|Zeibich, L; Staege, M; Schmidt, O; Drake, HL: Amino acids and ribose: drivers of protein and RNA fermentation by ingested bacteria of a primitive gut ecosystem, Applied and Environmental Microbiology, 85 (2019), doi:10.1128/AEM.01297-19|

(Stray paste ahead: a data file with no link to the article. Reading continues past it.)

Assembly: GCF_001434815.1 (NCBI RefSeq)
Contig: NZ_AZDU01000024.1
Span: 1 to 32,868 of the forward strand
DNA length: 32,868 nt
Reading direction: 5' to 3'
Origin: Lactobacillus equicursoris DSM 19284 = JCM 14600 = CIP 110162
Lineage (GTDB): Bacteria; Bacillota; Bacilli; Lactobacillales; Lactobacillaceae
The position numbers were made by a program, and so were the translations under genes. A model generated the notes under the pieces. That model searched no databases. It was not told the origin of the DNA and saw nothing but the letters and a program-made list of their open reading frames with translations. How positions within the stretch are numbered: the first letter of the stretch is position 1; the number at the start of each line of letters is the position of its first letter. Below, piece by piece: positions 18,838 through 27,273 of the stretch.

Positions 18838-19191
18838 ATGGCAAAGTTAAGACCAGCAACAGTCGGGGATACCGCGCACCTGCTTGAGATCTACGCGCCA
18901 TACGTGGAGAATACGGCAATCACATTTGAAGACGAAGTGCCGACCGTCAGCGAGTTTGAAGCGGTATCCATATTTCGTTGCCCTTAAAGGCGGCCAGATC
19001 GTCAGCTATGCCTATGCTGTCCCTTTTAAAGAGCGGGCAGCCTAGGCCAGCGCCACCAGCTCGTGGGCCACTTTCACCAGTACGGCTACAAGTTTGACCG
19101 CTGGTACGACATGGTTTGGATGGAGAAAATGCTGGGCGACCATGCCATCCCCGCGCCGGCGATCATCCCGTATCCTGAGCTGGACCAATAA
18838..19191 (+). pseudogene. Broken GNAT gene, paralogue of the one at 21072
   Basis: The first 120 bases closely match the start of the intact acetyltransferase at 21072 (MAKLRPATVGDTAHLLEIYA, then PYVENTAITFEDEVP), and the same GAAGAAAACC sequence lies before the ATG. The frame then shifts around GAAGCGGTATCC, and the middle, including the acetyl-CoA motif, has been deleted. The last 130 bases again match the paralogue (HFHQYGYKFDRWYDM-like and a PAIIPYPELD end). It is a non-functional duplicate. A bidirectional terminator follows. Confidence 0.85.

Earthworms are among the most primitive animals and are of fundamental importance to the turnover of organic matter in the terrestrial biosphere. These invertebrates ingest materials that are colonized by microbes, some of which are subject to disruption by the crop/gizzard or other lytic events during gut passage. Protein and RNA are dominant polymers of disrupted microbial cells, and these biopolymers facilitate robust fermentations by surviving ingested bacteria. To further resolve these fermentations, amino acids and ribose (as fermentable constituents of protein and RNA, respectively) were evaluated as potential drivers of fermentation in gut content of the model earthworm Lumbricus terrestris (taxa were examined with 16S rRNA-based analyses). Of eight amino acids tested, glutamate, aspartate, and threonine were most stimulatory and yielded dissimilar fermentations facilitated by contrasting taxa (e.g., glutamate stimulated the Fusobacteriaceae and yielded H2 and formate, whereas aspartate stimulated the Aeromonadaceae and yielded succinate and propionate). A marginal Stickland fermentation was associated with the Peptostreptococcaceae and Lachnospiraceae. Ribose fermentation yielded a complex product profile facilitated primarily by the Aeromonadaceae. The transient nature of succinate was linked to its decarboxylation to propionate and the Fusobacteriaceae, whereas the transient nature of formate was linked to formate-hydrogen lyase activity and the Peptostreptococcaceae. These findings reinforce the likelihood that (i) the animal host and hosted fermentative bacteria compete for the constituents of protein and RNA in the alimentary canal and (ii) diverse gut fermenters engaged in the fermentation of these constituents produce products that can be utilized by earthworms.